WE REVIEW THE LATEST SINGLE FROM HENSHAW – PLASTIC IN A FLAME
An eeriness pervades ‘Plastic in a Flame’. The opening tremolo guitars and the occasional backward-played instrumentation are sinister. Guitar tones are grittier than most too, and that’s only the opening.
HENSHAW is a project spearheaded by Paul Henshaw. The Cambridge musician tours voraciously for good reason. Take 2022’s Nobody Cares, Work Harder, a folk-rock album in Frank Turner’s Lane, the perfect kind to take on the road.
Recently, however, his influences are rockier. ‘Plastic in a Flame’ reminds of Placebo and, to Henshaw’s admission, Radiohead.
It’s a song of two halves. The first is ominous without being portentous. It foreshadows what’s to come without immediate predictability. The vocals sound weary but resolute while forebodingly dissonant guitar passages are stretched and distorted.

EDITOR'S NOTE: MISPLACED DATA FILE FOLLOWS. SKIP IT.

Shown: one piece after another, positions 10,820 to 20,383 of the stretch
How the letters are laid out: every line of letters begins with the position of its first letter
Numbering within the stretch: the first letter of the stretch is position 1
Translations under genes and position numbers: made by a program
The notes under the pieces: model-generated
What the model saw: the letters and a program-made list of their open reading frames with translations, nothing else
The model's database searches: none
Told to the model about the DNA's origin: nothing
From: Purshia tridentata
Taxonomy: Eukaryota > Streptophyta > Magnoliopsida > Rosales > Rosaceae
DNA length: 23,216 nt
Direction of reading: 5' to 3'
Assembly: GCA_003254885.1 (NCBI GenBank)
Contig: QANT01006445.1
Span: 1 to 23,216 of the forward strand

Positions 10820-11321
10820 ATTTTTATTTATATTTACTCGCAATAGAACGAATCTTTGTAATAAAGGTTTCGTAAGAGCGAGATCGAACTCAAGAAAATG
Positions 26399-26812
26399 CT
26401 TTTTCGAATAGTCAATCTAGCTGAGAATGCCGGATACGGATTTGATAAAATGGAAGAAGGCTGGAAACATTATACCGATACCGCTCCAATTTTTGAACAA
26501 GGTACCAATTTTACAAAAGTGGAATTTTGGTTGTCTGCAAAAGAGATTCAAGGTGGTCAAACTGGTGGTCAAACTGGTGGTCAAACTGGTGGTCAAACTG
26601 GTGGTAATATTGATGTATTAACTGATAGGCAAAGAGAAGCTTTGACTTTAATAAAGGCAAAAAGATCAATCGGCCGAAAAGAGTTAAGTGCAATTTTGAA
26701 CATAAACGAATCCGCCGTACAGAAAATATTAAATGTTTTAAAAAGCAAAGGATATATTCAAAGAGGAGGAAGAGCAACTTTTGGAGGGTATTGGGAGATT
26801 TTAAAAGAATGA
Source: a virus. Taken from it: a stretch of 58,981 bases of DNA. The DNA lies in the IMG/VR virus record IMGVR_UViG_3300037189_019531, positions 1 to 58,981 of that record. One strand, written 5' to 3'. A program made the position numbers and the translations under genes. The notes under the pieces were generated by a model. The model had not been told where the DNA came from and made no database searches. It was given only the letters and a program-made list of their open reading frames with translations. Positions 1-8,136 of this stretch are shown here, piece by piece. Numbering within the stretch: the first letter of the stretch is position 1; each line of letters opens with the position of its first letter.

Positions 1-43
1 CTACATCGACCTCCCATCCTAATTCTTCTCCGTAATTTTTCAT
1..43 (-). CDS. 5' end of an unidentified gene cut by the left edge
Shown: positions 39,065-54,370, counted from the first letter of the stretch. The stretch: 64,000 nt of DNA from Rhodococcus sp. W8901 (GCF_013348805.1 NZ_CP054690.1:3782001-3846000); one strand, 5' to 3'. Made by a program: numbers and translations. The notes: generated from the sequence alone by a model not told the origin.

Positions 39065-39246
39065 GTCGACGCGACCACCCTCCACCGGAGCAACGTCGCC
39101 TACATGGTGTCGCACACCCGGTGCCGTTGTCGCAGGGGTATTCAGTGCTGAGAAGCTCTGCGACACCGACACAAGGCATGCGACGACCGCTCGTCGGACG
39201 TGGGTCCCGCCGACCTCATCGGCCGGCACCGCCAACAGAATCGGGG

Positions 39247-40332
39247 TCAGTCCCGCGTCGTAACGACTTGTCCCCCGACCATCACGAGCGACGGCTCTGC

The midway point sees the song’s demeanour shift from moody crooning to destructive instigator. Henshaw’s voice bellows and the guitars roar. This rampant acceleration towards the song’s climax – a frenetic and cataclysmic guitar solo – is urgent, as if instruments are melting while being played.
The explosion is reliant on volume. It’s a sudden change that shocks, but Henshaw refines things so as not to irk, which exemplifies what makes ‘Plastic in a Flame’ successful. Behind its monstrousness is an invisible calculation and consideration that contributes towards this exciting and epic grandeur.